Seven city councilors would vote to support the South Valley in its efforts to become its own city, town or village. So said the South Valley Incorporation Group at a Wednesday, April 23, meeting.
Early estimates put the number of people in the area at 41,000 to 44,000.
Councilor Don Harris was missing from that number because he couldn't be reached, said Mike Ciesielski. Jerome Padilla, Ciesielski, Rep. Miguel Garcia and others visited each of the councilors and asked how they would vote if a resolution came before the Council. The resolution would allow the South Valley to move forward with its petition to Bernalillo County to hold an election and a census. One meeting attendee expressed offense at having to ask Albuquerque for permission to incorporate, saying, "They don't ask our permission to dump on us."
The group has not yet contacted Mayor Martin Chavez, who would also have to approve the incorporation effort, said Garcia. "The group decided to hold off on meeting with the mayor until we actually have a draft proposal for the City Council," Garcia said. But, he added, if Chavez chose to veto the measure, "we have the votes in the City Council to override the veto."
The South Valley may not even need the city's approval due to a legal loophole, said Randy Van Vleck, attorney for the New Mexico Municipal League, a nonprofit that provides services to incorporated municipalities. "That would be a huge leap in your favor," he told the audience of about 50 at Rio Grande High School.
Garcia, a state legislator who represents a portion of the area, spoke of independence. "We've got the desire," he added. "It's an ideal that is long in the making." Garcia made a point of trying to dispel the notion that Albuquerque wouldn't let the South Valley become its own entity. "That myth has kept us from really making things happen in our community," he said.
Albuquerque and Bernalillo County are always at odds with one another, Garcia said, and the South Valley ends up in the crossfire. The county has a hard time providing basic services to the area, Garcia said. In 1996, the South Valley voted down an effort to create the South Valley County. In 2003, the area voted against city-county unification. "That only leaves us with one approach toward autonomy, to self-governance, toward empowerment as a community and local government," he said.
Van Vleck, an expert on incorporation, offered some words of caution. "The decision as to what level of service this community is going to provide is also up to you, because—don't kid yourselves—this is going to cost money." If the South Valley were to incorporate, it would be responsible for things like law enforcement, a fire department and emergency medical services, among other things. "You want better roads? You're going to have to fund that. You want more parks? You're going to have to fund that," Van Vleck said.
He also explained the process. First, the incorporation group needs to come up with a name and solidify its boundaries. The group might run into some trouble with the map it's set up so far, he added, because the law requires a population density of one person per acre. "What you're going to have to do is scale back from the West a bit," he said, referring to an area that is sparsely populated. Then the group needs to circulate a petition and get the signatures of 200 South Valley residents who are registered to vote. Finally, a census must be conducted to determine, among other things, whether the South Valley can afford to be a municipality.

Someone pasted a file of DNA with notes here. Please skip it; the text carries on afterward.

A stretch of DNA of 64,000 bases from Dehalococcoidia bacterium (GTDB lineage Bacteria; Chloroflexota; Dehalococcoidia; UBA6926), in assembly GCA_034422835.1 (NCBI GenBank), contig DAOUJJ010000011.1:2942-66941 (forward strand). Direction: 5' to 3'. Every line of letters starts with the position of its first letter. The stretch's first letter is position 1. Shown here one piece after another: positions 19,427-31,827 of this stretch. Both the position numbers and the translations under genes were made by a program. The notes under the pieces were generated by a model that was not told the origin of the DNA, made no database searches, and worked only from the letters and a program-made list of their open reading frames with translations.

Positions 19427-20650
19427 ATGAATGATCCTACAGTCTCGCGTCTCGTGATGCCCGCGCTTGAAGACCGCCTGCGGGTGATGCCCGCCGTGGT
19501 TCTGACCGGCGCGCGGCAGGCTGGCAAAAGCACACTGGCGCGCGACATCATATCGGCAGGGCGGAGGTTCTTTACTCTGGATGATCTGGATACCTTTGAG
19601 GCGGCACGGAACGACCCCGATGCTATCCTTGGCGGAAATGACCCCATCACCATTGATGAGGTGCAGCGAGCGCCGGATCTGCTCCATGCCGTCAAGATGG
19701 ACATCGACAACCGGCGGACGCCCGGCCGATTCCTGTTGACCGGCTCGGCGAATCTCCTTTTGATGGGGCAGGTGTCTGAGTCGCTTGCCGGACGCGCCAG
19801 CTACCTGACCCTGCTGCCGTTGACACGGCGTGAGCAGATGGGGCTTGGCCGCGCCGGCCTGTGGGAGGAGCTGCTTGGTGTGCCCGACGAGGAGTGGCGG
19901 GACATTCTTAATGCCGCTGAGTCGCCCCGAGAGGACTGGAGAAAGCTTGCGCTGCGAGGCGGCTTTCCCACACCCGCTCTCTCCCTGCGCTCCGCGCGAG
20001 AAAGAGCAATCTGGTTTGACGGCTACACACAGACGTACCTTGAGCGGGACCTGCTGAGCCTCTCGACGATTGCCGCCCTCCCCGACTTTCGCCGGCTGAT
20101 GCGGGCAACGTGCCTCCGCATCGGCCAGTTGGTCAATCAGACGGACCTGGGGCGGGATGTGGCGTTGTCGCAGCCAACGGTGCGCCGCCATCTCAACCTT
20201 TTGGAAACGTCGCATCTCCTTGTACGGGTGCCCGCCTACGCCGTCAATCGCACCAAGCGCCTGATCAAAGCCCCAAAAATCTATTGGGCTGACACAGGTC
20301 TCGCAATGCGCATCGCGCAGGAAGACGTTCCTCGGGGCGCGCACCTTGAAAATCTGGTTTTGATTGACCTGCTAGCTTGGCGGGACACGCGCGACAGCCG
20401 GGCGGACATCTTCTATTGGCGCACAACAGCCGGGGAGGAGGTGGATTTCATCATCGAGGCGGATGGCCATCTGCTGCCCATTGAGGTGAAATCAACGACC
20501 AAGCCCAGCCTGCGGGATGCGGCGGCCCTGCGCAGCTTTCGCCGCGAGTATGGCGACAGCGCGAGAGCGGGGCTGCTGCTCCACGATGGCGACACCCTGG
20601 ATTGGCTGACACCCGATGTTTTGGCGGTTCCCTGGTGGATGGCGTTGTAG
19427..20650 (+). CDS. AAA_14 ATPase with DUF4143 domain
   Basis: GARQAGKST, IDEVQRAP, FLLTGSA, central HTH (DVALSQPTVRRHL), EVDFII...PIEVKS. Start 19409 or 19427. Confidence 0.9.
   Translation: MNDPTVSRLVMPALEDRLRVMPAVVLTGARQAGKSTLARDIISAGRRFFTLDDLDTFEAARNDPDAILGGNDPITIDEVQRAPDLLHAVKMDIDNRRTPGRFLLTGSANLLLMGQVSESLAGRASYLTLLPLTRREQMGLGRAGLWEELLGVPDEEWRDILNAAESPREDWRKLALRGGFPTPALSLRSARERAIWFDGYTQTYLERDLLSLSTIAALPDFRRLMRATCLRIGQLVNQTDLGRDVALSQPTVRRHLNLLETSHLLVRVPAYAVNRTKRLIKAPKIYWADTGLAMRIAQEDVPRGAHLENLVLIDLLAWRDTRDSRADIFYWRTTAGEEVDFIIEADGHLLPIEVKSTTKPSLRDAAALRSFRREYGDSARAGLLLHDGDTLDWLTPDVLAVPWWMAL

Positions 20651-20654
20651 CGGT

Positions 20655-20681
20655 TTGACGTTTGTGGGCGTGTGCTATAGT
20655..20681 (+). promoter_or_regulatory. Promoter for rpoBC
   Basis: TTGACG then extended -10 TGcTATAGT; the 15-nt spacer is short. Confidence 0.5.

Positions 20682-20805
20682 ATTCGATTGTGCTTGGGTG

Gross receipts taxes provide 77 percent of a city's income, Van Vleck said. "What the study is going to show is whether or not there is sufficient business to generate gross receipts taxes so you can have a viable community."
Looking at the map, in the sea of tan that is the area the group would like to incorporate, little pockets of blue emerge. Some of the blue puddles are "shoestring annexations," areas of land Albuquerque has claimed as its own. One such annexation is under a Wal-Mart, which generates a notable chunk of change from gross receipts taxes. Those taxes go to the city of Albuquerque because of the annexation. "We would have to be our own municipality before we could even look at bringing in the shoestrings," Garcia said. Another blue section encircles the Metropolitan Detention Center, an area the group wants to stay under Bernalillo County's control.
Would incorporation mean the South Valley would have to be home to more businesses? "We want manufacturing. We want businesses to locate in our town," Garcia said. "That's what solidifies economic stability for our community."
At the end of a list of tasks is a ballot question: Should the South Valley become its own municipality? But elections cost money to run, even mail-in ballots like the one Garcia's planning. Garcia said he got a price estimate from Bernalillo County for an election of about $125,000. He and other area legislators brought down $78,000 from the state Legislature to help fund it, though Garcia contends it's Bernalillo County's responsibility to pay for it. "All of us here have the right to vote on the South Valley incorporation, either thumbs-up or thumbs-down," Ciesielski said. "That's our right. Nobody can take that away from us." The group is hoping to hold its election in January of 2009 or January 2010.
Garcia secured $45,000 from the state Legislature for a study conducted by UNM about the financial ins and outs of a South Valley incorporation. The study should be completed before June. Garcia said the incorporation could also help the area have more influence in the state Legislature. "It will cause greater awareness among South Valley state legislators," he said. "I don't think we really utilize our influence in a unified manner. Why? Because our boundaries are real helter-